SELinux - very handy

· by Steve · Read in about 5 min · (930 Words)

Those NSA techs know a thing or two about security - you’d kind of hope that was the case I suppose, especially if you’re part of the world’s current dominant superpower (at least for now ;)). They came up with SELinux in response to a need for kernel-level mandatory access controls which were very configurable to many levels of security clearance, and indeed in its entirety it’s a pretty complex policy-driven security system which greatly enhances both the granularity and strength of security policies over and above the typical Directory Access Control (DAC) approach you get with regular Linux filesystems. Basically on the user/process end you get domains and roles, and on resources (files, ports, other accessed ‘things’) you set up types - all these are very extensible. Then you set up policies which link those together in different contexts.

Most of what it can do is seriously overkill for most of us who don’t deal with classified resources. However, it has a significant advantage - it makes a fantastic safety net for isolating hacked services.

We’re all careful about security - we try to stay up to date with the latest security fixes, we take heed of the various configuration recommendations, and try our damndest not to get hacked. But, sooner or later you’re probably going to have to deal with some level of intrusion, via a zero-day flaw or just an oversight. It happens, much as we might hate it. So, assuming that eventually something is going to get compromised, the next question is how you isolate the damage. When someone does get in through a public service, let’s make sure the havok they can wreak is limited to certain areas.

In the past, we’ve addressed that on to some degree through chroot jails. This is where a service is started up in such a way that it’s root directory is not the real root directory, but an isolated subsection of the filesystem. The idea being that even if the service is compromised, the errant process is only able to ‘see’ that area of the filesystem and not the whole machine. The downside is that you have to copy all the software the service needs into that new subsection of the filesystem, which can lead to a lot of chasing dependencies using ‘ldd’ and manually copying libraries during setup. The other issue is that chroots aren’t completely foolproof - it is possible to break out of a chroot jail if you’re a user with root privileges - and whilst no well-configured webserver runs as root, a series of mistakes could lead to a file with the setuid bit enabled allowing privilege escalation. To exploit this requires a combination of compromised things on the server, which makes it unlikely but not impossible. Still, chroot is certainly better than nothing - without it, a compromised webserver combined with some lax directory permissions can mean locating all the effects of a breach can be difficult.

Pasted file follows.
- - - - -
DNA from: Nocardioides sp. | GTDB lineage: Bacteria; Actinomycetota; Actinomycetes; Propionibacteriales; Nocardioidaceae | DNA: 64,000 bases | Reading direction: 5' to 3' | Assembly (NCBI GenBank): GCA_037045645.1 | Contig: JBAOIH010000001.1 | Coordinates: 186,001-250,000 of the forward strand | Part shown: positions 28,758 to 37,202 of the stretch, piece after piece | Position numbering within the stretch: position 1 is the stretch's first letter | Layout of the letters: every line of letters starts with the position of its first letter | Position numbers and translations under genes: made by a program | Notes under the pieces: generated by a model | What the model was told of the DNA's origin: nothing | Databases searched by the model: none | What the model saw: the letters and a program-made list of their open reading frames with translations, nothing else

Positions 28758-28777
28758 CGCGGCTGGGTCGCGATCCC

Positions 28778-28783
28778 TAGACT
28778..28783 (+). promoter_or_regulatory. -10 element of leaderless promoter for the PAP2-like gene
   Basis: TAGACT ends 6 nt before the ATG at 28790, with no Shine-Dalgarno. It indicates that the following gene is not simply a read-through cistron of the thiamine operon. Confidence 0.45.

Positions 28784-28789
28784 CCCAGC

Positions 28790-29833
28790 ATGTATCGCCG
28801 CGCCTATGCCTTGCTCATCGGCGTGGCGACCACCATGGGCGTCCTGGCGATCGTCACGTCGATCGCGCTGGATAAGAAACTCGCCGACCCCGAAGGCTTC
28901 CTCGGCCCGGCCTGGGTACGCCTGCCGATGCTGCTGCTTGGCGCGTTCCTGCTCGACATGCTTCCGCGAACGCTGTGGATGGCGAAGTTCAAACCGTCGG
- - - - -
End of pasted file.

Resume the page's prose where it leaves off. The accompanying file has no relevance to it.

So, what does SELinux do to help? Well, it basically intercepts all requests at a kernel level and applies the configured policies, meaning that if that policy says a process in a certain domain can’t do something, it can’t. Period. Even if it somehow manages to execute a setuid file or something like that, SELinux would still block it. That’s because what matters is the original process domain, and not what the process has managed to change to via a privilege escalation. Also, after getting past directory permissions, there’s an extra check - so if you accidentally changed some permissions somewhere so that all users could write them (oops), without SELinux apache could go nuts in that area - but with SELinux, it’s prevented because the policy says Apache is only allowed to write in areas which are explicitly marked as a specific httpd writable type. It’s like having a second level of very conservative defense.

Since SELinux is implemented at the kernel level, it’s not something you can bypass via installing local binaries through a hack either. And whilst configuring all these policies is very daunting, luckily you don’t have to do it yourself, because there are prewritten policies for all the most popular services. Whilst the NSA undoubtedly runs in ‘strict’ mode, which means absolutely everything is checked via SELinux, most people will run SELinux in ‘targetted’ mode, which means it only monitors specific daemons - most obviously httpd, named, mysqld etc. After enabling it, you’ll find that your webserver is running in its own domain (called httpd_t) which is subject to a number of very sensible policies, like only being able to read and execute scripts from certain locations, and not being able to write anything. You can explicitly allow access to other areas by changing extended file flags - an explicit opt-in process that is far less likely to be accidentally used or leaked like chmod.

I’ve enabled SELinux on our new server (it’s bundled in RHEL, and Fedora too) and am starting to explore it. We do have a few scripts which need to write data to the filesystem (like avatar uploads) so there will need to be a folder or two tagged that way, but it’s really nice to know that no matter what happens, something compromised in the web server can’t ever write anywhere else. This is even better than a chroot jail and I’m very glad I discovered it. Whilst we all hope that a compromise never occurs, knowing precisely how far it can possibly go is a great comfort for if, heaven forbid, the unthinkable should happen.